Archive for Sunday, February 26, 2012

East Lawrence homes spruced up with modern, unique appearances

Matt Jones, co-owner of Struct/Restruct climbs to the roof during a workday Feb. 17 on one of their latest restoration and remodeling projects at 925 Del. Jones and the crew at Struct/Restruct have added a new dimension to remodeling by adding modern additions to older Lawrence homes while maintaining the integrity of the initial design.

Matt Jones, co-owner of Struct/Restruct climbs to the roof during a workday Feb. 17 on one of their latest restoration and remodeling projects at 925 Del. Jones and the crew at Struct/Restruct have added a new dimension to remodeling by adding modern additions to older Lawrence homes while maintaining the integrity of the initial design.

February 26, 2012


A home at 933 Del. features a modern additon built on to the original front facade.

A home at 933 Del. features a modern additon built on to the original front facade.

If these walls at 1109 N.Y. could talk, they could tell you how they once showed mercy on an entire construction crew.

The old 1860s home on New York Street, you see, had a few problems. For one, it had a floor that probably only a skateboarder would appreciate. It sloped 7 inches from one side of the house to the other.

It didn’t exactly take Matt Jones or Eric Jay of Lawrence-based Struct/Restruct to assume the role of Sherlock Holmes to know they were going to have to get at this house’s foundation if they wanted to save it.

And make no mistake, Jones and Jay want to save houses.

So they did what some remodelers have never done in their lives: they lifted the house off its foundation. Funny thing, though, Jones and Jay hadn’t ever lifted a house either — not by themselves, anyway.

“At one point, we had the whole house suspended and our whole crew of guys underneath it,” Jay said as he and Jones shared a smile.

Never let it be said that Jones and Jay aren’t willing to take a chance on a house. Of course, if you’ve ever driven by one of their homes, you’ve already figured that out.

In the 900 block of Delaware Street — or better yet from the alley off Delaware — you can see many of them. From the front, many of them look like traditional east Lawrence homes, which is to say there are no two that look exactly alike.

But from the back side, tradition takes a beating. There you’ll find evidence of a type of architecture that doesn’t speak as much to east Lawrence’s blue-collar past as much as it does to its funky present.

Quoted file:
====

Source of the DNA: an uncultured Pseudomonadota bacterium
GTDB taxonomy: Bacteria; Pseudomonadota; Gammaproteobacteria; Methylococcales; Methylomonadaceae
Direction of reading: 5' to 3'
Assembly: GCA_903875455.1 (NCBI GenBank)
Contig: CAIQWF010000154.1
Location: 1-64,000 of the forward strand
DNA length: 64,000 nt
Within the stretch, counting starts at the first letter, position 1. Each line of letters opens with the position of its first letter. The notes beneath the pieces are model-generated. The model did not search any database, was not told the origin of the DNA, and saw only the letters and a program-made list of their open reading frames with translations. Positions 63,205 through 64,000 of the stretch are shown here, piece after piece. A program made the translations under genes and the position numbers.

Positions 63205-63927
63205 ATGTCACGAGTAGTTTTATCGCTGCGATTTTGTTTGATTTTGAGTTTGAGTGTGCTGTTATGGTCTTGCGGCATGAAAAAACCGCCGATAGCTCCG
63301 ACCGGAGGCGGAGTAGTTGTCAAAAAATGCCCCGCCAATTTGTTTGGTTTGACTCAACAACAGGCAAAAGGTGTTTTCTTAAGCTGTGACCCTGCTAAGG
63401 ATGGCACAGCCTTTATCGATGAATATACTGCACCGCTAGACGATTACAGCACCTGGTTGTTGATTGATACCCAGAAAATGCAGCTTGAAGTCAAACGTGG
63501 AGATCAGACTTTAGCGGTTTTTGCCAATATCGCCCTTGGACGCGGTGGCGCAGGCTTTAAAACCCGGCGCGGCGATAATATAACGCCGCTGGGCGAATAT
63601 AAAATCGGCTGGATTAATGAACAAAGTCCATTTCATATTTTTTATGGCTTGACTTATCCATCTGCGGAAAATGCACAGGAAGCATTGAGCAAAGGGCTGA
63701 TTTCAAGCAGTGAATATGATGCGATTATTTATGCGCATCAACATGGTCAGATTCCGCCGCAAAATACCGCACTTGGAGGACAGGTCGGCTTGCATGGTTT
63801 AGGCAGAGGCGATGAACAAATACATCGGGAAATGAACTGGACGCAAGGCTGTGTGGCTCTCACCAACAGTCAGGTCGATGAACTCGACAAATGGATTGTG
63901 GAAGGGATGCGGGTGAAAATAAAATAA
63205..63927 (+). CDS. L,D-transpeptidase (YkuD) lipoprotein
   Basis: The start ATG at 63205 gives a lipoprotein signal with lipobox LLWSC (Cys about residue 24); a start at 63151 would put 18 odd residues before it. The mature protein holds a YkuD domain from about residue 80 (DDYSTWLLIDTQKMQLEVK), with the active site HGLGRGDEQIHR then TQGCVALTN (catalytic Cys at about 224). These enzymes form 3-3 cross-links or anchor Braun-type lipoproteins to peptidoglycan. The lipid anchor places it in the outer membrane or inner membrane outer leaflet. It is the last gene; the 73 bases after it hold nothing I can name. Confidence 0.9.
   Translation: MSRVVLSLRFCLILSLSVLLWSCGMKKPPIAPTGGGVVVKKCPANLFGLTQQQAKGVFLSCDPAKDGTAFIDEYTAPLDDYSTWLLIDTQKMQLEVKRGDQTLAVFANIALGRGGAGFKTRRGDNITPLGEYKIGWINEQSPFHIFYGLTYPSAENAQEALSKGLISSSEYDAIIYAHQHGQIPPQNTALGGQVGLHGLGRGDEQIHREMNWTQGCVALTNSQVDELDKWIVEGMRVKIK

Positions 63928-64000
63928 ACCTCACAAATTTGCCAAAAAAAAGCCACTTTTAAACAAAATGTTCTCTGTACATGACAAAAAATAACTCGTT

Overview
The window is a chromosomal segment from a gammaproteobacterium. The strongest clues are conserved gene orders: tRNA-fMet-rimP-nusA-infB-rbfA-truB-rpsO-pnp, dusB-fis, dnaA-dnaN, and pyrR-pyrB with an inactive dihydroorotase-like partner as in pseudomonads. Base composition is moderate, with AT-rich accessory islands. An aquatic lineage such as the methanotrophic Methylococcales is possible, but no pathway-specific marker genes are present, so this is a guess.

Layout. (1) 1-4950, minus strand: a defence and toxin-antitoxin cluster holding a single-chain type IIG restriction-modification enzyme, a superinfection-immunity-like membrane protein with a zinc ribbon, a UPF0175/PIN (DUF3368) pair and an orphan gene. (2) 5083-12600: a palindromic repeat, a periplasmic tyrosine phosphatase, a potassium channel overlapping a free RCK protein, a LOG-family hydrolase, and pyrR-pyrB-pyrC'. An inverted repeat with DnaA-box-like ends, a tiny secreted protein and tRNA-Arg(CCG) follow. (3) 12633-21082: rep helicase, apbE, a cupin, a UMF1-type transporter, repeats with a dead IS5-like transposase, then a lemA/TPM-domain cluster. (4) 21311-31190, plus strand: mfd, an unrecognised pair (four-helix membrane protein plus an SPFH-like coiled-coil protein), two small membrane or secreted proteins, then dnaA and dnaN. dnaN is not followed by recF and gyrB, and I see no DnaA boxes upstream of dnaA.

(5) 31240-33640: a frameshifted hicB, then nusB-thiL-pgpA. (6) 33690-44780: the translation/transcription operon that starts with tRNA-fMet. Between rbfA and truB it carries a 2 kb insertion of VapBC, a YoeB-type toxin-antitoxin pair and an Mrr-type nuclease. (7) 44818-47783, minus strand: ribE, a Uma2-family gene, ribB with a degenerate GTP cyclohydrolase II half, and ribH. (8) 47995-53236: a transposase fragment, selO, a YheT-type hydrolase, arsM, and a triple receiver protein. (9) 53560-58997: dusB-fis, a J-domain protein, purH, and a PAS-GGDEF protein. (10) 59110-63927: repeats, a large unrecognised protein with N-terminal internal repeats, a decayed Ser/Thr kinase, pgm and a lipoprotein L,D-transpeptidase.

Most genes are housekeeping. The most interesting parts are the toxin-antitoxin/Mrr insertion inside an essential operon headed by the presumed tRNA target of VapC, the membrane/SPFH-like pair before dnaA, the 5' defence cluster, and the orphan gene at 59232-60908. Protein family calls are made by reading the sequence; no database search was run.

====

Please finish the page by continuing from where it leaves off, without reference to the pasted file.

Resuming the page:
Jones and Jay’s company has completed four renovations on the block, adding modern additions that incorporate unique peaks, sheets of glass, and nontraditional exteriors of concrete, stainless steel cables and distinctive timber.

In a nutshell, they take the past and the present, and have the two shake hands.

“I think what we’re really trying to do is convince people that they would like to try to live here,” Jay said.

• • •

There are trees all over this town that feel like Matt Jones is spying on them. And they’re right.

Sometimes Jones will watch them for years, like the old Elm tree he saw each day on the way to his bank. One day as he drove down Ohio Street, he saw the dying tree was marked to be cut down.

“So I stopped and put a note on the tree asking if I could have it,” Jones said. “That actually worked.”

The tree produced a beautiful burl Elm timber that Jones used for furniture that is inside downtown Lawrence’s Esquina restaurant.

Here at 925 Del., the company’s latest renovation project, the finds were a little easier to come by. Jones heard that renovation work on the nearby Poehler building involved large amounts of roof sheathing that were being removed. Now, the lumber is serving as ceiling planks in the 925 Del. project. On the floor is locally milled timber from another tree Jones had kept his eye on.

“It is just another insight into our area,” Jones said.

Outside, two large 18-inch logs sit beside the house, waiting for the band saw. Another insight for another day.

The backside of this house, too, is receiving a modern addition, complete with off-kilter roof lines and a courtyardlike area that bridges the old and the new. The modern additions may be what attracts attention from the street, but for Jones the chance to save something old is what excites him.

East Lawrence, he said, provides a good palette for his company’s work because there are many smaller homes that can support additions but may be in such condition that others would be tempted to tear them down and start over.

Homes in such a state of disrepair have real appeal to Jones because he says he does experience “pretty high guilt” if he changes an old home that is in fine condition. Maybe that’s why he gets excited about projects that others shun.